Then I created the stream and continuous view in PipelineDB:

    CREATE STREAM seenstream ( user_id int, page_id int, ts timestamptz );

    CREATE CONTINUOUS VIEW seenfeed as select user_id, page_id, ts
    FROM seenstream
    WHERE arrival_timestamp > ( clock_timestamp() - interval '90 minutes' );

Next, I created the cstore table:

    CREATE EXTENSION cstore_fdw;

    CREATE SERVER cstore_server FOREIGN DATA WRAPPER cstore_fdw;

        user_id int,
        page_id int,
        ts timestamp tz
    SERVER cstore_server
    OPTIONS (compression 'pglz');

Finally, I added a simple script which ran the following query once per hour:

    INSERT INTO seen
    SELECT user_id, page_id, ts
    FROM seenfeed
    WHERE ts >= ( now() - interval '1 hour' )
    ORDER BY user_id, page_id, ts;

... and then I started everything in motion.

Now, for cstore the ORDER BY is vitally important; it determines how the blocks you create for the column store are organized.  In this particular case, I knew that I would be doing more analysis by user.  But most users would do ORDER BY ts instead.

After a few hours, I checked back, and now I can run some analytical queries on the cstore table.  For example, user activity:

    select user_id, count(distinct page_id), max(ts) 

    from seen group by user_id;

    user_id | count |              max             
          1 |    92 | 2015-08-11 22:59:51.504777+00
          2 |    86 | 2015-08-11 22:54:09.77318+00
          3 |    89 | 2015-08-11 22:59:14.574697+00

page activity:

    select page_id, count(distinct user_id) as duv, max(ts) as last
    from seen group by page_id order by duv desc;

    page_id | duv |             last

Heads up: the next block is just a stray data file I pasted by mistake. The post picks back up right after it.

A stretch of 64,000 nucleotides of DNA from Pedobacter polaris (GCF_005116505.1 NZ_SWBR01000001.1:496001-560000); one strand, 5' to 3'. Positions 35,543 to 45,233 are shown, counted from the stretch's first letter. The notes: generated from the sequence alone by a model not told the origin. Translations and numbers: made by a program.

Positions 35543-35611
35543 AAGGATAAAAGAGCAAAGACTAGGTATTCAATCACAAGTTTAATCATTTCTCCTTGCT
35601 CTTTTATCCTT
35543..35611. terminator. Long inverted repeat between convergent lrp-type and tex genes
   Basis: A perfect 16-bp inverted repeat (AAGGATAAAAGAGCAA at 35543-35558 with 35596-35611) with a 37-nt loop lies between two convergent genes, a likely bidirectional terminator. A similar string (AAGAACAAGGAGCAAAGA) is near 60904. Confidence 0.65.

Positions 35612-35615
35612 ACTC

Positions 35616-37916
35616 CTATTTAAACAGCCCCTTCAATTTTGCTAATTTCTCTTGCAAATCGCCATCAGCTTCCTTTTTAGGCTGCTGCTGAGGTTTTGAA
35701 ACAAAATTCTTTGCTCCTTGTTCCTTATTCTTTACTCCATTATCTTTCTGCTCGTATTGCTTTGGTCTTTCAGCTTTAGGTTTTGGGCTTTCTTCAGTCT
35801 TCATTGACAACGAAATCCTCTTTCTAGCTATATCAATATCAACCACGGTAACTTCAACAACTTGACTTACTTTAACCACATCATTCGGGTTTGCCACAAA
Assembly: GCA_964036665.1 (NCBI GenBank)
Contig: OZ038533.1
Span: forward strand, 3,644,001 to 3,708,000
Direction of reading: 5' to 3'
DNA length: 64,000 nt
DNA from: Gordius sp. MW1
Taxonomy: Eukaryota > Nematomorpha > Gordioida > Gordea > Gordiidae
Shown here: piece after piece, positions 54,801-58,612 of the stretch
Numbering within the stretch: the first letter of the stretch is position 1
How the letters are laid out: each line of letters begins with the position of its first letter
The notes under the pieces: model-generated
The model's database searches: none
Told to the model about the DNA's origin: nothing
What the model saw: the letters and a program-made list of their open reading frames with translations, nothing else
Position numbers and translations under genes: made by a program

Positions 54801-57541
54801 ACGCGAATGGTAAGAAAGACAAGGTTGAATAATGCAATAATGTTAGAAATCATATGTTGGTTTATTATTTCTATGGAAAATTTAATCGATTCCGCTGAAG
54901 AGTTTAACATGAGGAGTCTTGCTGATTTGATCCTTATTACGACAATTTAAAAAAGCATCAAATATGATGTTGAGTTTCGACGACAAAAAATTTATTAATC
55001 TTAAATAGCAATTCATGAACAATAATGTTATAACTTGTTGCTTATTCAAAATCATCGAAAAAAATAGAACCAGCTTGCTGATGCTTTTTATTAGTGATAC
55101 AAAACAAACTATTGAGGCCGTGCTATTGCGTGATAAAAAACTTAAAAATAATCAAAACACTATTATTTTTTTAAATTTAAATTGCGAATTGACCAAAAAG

71 |  96 | 2015-08-11 22:59:38.690743+00
         99 |  96 | 2015-08-11 22:58:43.004618+00
          4 |  96 | 2015-08-11 22:57:45.95007+00

... and more. 

Now, in a production environment, you'll want to do more than that.  Depending on traffic, you might batch inserts daily instead of hourly.  You might want to use several continuous views to store different summaries of the data instead of raw data.  But the above should be enough to show you how well these two tools go together.

Tuesday, August 11, 2015

Please, security test our code!

Since Oracle was so nice as to remind everyone what software security is really like with closed-source software, I wanted to remind people how finding and reporting security issues works in PostgreSQL:
  1. Feel free to "reverse engineer" the code.  In fact, here it is on github if you want to scrutinize it.
  2. We generally credit security researchers who find real security holes (with limitations for duplicates, etc.).  Over the last few years, some of the most critical bugs in PostgreSQL were found by professional security researchers doing things like fuzz testing.
  3. If you think you've found a security issue, please report it to If it turns out to be a non-issue, we'll tell you, and you can report it as a regular bug.
  4. Be prepared to answer questions about your report.  We showed you our code, you can show us yours.
Our open approach to security is the reason why PostgreSQL was rated by the Database Hacker's Handbook as "the most secure by default": more secure than Oracle.  And why for five Defcons in a row, security hackers have been unable to crack PostgreSQL in the annual Schemaverse competition.